Even then, even when Jerusalem and the surrounding areas were all that’s left, even then the people of Jerusalem held onto a false hope in God of salvation. The majority of folks believed they would never be conquered, that God’s special favor on the nation meant they would not have to endure the hardships of the other more sinful nations around them. Micah’s message was unwelcome and unpopular. Again, he was in the minority, he and the rest of the twelve. They were the dissenting prophetic opinion.
Th other prophets were pointing out the sins of Assyria and Babylon, the surrounding nations, and concluded that Israel, in comparison, was a righteous nation. A godly nation. And besides that, they were the recipients of the covenants of God. Micah and the rest of the twelve were mainly confessing the sins of their own people and admitting that God would be just to overthrow Israel, if he chose to do so. I want you to notice the conversation on justice begins with people discounting the justification of God’s own actions.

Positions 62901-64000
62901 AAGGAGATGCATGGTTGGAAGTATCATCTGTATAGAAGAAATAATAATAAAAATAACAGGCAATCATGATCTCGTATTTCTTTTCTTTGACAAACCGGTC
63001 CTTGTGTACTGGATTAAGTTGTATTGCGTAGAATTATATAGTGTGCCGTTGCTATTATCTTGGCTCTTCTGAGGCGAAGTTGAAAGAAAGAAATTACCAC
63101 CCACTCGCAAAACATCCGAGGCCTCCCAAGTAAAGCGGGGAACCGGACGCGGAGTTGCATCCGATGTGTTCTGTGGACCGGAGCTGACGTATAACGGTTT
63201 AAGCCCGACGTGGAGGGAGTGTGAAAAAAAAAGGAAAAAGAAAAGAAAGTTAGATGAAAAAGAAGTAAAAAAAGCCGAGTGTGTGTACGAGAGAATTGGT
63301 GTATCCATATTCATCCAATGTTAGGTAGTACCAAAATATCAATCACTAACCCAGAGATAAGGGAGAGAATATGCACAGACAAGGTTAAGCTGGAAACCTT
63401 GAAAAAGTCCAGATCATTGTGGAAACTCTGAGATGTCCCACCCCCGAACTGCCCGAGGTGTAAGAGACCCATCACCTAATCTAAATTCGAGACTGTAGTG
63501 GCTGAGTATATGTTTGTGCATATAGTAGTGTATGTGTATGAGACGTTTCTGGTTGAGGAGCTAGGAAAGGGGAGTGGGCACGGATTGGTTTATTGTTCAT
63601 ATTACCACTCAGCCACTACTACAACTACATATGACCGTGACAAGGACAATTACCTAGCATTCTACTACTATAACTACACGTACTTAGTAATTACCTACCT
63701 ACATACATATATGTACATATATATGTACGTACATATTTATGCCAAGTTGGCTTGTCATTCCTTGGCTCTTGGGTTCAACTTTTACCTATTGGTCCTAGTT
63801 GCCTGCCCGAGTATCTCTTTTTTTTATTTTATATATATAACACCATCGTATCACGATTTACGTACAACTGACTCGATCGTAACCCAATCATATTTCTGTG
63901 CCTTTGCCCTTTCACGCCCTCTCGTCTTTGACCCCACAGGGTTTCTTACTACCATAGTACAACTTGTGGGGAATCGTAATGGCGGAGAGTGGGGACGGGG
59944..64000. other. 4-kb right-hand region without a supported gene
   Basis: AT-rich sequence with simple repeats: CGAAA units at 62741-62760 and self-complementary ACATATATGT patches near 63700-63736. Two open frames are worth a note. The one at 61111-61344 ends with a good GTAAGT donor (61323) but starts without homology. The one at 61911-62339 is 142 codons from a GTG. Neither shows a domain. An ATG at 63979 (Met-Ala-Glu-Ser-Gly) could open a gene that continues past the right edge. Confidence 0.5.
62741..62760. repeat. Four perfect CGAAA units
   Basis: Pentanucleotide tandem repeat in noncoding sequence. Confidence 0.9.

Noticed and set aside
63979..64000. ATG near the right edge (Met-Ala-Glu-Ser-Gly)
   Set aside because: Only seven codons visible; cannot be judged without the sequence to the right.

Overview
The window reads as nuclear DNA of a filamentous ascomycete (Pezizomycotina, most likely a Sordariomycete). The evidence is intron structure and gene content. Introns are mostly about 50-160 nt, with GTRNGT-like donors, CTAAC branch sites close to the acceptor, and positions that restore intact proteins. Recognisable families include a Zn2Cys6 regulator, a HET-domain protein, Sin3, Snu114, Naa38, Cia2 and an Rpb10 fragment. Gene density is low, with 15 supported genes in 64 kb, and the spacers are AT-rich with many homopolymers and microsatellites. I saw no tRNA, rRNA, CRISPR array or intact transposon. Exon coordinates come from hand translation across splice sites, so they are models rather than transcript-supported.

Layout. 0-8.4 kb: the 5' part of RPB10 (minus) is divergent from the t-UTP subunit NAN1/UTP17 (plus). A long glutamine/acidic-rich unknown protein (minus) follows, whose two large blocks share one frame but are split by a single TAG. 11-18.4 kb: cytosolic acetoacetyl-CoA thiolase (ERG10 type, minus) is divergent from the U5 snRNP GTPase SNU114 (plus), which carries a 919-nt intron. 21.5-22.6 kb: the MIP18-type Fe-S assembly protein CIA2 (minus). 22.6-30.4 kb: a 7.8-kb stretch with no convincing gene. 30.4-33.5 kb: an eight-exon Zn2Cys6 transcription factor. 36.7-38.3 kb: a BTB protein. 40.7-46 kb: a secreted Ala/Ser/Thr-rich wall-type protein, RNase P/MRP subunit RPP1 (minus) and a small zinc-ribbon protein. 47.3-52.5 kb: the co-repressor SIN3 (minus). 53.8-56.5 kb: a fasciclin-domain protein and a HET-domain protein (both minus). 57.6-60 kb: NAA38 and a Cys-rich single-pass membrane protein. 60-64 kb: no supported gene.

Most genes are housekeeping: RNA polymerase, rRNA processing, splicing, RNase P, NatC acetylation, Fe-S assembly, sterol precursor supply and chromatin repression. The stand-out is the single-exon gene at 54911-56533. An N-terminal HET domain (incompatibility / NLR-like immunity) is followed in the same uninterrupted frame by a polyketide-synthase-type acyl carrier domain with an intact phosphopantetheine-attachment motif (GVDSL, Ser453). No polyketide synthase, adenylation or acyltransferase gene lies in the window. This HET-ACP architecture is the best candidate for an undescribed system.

Just as biblical justice and righteousness go hand in hand with biblical hope, so injustice and unrighteousness go hand in hand with false hope. False hope baptizes and whitewashes injustice. Israel did fall, just as the book of the twelve predicted, and the people of God went into exile. The majority of the prophets were proven false, and the book of the twelve became a lifeline for the people in exile to hear the truth of God spoken to them today. Truth about hope that persists even in the midst of suffering.